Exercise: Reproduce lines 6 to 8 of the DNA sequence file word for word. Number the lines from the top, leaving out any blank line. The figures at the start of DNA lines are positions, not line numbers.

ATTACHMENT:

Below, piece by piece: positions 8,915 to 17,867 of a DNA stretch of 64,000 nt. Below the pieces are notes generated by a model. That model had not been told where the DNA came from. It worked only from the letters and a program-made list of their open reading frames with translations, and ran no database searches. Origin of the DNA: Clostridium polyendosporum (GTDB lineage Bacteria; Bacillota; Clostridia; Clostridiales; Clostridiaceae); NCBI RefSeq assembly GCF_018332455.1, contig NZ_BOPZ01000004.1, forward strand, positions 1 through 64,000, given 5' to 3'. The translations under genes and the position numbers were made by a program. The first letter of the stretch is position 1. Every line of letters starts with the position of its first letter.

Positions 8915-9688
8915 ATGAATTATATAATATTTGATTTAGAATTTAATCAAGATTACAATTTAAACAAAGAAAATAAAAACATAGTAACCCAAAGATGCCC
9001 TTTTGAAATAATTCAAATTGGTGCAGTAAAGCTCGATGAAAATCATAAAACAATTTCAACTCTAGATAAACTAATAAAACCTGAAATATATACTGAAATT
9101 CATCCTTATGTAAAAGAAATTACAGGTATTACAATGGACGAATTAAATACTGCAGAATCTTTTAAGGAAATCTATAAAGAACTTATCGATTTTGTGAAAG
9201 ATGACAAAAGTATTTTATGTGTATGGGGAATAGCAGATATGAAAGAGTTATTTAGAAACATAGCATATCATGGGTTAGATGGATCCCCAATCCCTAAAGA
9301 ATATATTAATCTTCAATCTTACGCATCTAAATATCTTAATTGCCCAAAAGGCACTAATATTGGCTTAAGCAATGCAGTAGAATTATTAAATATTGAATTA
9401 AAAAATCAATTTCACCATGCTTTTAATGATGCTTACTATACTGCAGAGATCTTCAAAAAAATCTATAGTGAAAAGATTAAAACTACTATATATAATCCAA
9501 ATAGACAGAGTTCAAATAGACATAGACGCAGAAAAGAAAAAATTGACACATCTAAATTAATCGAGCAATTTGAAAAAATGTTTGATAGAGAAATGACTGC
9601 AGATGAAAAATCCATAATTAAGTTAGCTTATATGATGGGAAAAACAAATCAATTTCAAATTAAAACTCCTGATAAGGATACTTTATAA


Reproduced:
9201 ATGACAAAAGTATTTTATGTGTATGGGGAATAGCAGATATGAAAGAGTTATTTAGAAACATAGCATATCATGGGTTAGATGGATCCCCAATCCCTAAAGA
9301 ATATATTAATCTTCAATCTTACGCATCTAAATATCTTAATTGCCCAAAAGGCACTAATATTGGCTTAAGCAATGCAGTAGAATTATTAAATATTGAATTA
9401 AAAAATCAATTTCACCATGCTTTTAATGATGCTTACTATACTGCAGAGATCTTCAAAAAAATCTATAGTGAAAAGATTAAAACTACTATATATAATCCAA